Now, however, there are no longer any kids in our schools who ever had access to soda or junky drinks at school; the last of those kids graduated a year or two ago. Although I am no longer involved with my school district’s student nutrition committee, I think it is time for them to consider eliminating the sale of fruit juice. Juice has already been removed from the school breakfast program, replaced by fresh fruit. A serving of fruit juice is 4oz.; the bottles of fruit juice in the vending machines are more like 12oz. Do kids really need to drink 3 servings of apple juice daily, given that apple juice is literally nothing more than sugar and water?

  4. says

    Juice is loads worse than you might originally think. OJ has been completely been co-opted by Coke & Pepsi- read Squeezed for the details.

    Juice is missing a key ingredient: fiber. Dr Lustig’s presentation is worth the 45 minutes to sit and absorb this information.

    Drink water, eat fruit. No juice.
    This is also based on my professional experience as a dentist. Pediatricians mistakenly encourage juice, there is NO benefit for toddlers and small children to drink juice. It sets them up with a sweet tooth, it rots their teeth. I’ve seen it first hand, it ain’t a pretty sight.
    Your homework, readers is Squeezed and Dr Lustig’s presentation.

  5. Melissa House says

    Sadly is all of our schools in Pasadena are laced with Powerades, sigh…When I demonstrated how much sugar is in the drinks to the children with examples of Powerade, coke, strawberry milk, apple, banana, and an orange, they were astonished. We have to show the kids what is in their drinks and explain to them how we digest the fructose. Before you know it, the kids asked me to help them read their food labels as well. It starts with teaching……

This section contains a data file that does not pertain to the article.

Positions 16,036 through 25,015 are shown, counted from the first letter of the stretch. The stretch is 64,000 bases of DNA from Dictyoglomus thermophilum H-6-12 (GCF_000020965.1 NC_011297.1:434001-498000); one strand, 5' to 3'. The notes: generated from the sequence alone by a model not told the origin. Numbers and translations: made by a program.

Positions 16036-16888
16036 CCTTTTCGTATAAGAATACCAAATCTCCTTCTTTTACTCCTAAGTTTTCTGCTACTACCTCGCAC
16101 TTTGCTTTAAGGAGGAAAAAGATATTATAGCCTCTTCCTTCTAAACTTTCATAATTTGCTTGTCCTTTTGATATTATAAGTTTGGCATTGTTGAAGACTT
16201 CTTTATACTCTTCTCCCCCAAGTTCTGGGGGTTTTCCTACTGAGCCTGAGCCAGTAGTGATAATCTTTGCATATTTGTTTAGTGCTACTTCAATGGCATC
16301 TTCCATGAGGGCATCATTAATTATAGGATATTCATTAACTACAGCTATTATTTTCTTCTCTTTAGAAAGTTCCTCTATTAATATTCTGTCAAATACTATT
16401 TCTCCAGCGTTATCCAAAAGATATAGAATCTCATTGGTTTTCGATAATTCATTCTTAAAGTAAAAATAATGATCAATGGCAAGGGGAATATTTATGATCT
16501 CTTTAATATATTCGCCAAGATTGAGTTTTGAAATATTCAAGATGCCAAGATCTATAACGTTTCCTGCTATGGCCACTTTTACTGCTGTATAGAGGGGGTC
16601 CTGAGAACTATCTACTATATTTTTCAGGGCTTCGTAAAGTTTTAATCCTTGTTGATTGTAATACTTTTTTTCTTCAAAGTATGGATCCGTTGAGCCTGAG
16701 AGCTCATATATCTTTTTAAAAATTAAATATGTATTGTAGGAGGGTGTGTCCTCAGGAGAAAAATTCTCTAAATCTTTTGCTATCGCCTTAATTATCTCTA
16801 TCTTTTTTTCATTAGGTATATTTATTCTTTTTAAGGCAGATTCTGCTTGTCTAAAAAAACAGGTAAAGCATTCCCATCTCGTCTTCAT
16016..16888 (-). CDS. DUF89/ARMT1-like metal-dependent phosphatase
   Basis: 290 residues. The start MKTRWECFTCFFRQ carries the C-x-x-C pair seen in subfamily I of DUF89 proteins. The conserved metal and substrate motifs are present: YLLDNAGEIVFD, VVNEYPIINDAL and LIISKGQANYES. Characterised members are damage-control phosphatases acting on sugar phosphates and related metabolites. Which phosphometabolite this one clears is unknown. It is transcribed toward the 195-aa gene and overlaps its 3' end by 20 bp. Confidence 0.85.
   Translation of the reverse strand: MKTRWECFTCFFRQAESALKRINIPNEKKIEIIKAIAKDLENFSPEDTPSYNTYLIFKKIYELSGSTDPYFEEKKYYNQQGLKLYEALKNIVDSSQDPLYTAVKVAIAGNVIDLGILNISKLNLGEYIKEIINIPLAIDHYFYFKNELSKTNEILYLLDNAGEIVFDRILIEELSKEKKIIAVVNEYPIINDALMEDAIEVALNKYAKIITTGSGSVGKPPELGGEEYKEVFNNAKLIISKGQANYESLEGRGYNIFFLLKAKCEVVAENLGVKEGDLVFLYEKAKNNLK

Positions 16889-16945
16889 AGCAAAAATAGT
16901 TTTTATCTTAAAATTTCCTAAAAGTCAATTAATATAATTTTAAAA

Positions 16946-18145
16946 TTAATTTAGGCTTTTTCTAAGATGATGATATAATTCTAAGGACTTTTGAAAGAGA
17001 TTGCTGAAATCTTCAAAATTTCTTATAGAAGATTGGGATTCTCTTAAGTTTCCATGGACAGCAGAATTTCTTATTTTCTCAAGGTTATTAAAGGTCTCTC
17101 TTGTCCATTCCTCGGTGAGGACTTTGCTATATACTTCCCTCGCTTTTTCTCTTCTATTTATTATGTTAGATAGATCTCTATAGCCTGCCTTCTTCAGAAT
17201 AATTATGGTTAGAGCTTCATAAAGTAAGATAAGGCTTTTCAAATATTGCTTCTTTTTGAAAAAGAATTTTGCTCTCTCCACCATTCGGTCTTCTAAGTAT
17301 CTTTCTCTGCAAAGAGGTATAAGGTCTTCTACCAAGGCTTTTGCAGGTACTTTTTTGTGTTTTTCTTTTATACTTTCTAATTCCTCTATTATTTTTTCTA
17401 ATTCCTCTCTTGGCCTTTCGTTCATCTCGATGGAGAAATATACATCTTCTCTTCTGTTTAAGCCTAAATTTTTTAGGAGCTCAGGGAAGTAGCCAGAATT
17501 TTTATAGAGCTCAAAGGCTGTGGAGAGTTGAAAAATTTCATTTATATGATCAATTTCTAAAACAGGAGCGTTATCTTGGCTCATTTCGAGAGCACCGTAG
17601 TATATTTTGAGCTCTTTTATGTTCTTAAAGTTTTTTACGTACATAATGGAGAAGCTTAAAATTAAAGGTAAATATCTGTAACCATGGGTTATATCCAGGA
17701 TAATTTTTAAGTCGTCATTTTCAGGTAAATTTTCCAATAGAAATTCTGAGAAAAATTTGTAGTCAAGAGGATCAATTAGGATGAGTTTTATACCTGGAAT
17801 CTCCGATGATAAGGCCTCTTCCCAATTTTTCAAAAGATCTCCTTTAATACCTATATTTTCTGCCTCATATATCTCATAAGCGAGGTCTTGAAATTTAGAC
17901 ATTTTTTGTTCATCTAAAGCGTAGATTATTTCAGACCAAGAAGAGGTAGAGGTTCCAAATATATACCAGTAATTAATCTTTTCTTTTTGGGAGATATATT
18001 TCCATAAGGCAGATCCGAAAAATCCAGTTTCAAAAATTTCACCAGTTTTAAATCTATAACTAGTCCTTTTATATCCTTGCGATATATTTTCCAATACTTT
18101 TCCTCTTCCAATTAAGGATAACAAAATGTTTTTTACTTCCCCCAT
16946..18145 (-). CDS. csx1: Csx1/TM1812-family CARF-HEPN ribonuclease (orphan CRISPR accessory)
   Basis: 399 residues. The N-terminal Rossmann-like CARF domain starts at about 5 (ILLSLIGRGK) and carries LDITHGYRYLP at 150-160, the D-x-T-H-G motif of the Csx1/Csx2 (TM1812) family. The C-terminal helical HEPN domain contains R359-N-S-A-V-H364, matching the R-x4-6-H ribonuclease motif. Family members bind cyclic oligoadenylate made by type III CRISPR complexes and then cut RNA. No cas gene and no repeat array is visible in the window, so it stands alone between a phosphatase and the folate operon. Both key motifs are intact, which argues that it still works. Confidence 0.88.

6. Kate says

    To Susan Rubin…I couldn’t make it through Lustig’s presentation…maybe I’ll try another day.

    Is his point that fiber negates potentially harmful effects of fructose?
    It is still much better to eat a grape than a raisin, in terms of satiety value and calorie density. The fiber is still there, but one choice will raise blood sugar more quickly than the other.

    If one is going to drink juice(or any calorie containing beverage)…. a four ounce serving is a much better option than a much larger serving……the amount of any sort of sugar consumed in one sitting is always important as to how it will affect your body.

    I rarely drink any sort of calorie containing beverages myself, but someone brought up four ounce servings and it made me think about the old fashioned juice glasses…which were probably about 4 ounces in size. I find it interesting that previous generations had a more intuitive grasp on ideas of portion control…even though they didn’t always know the science behind it.

  7. says

    Sadly, the focus of most food marketers is to introduce their products to children when they’re young so that their developing taste preferences get “hooked” on the sugary, salty, greasy flavors.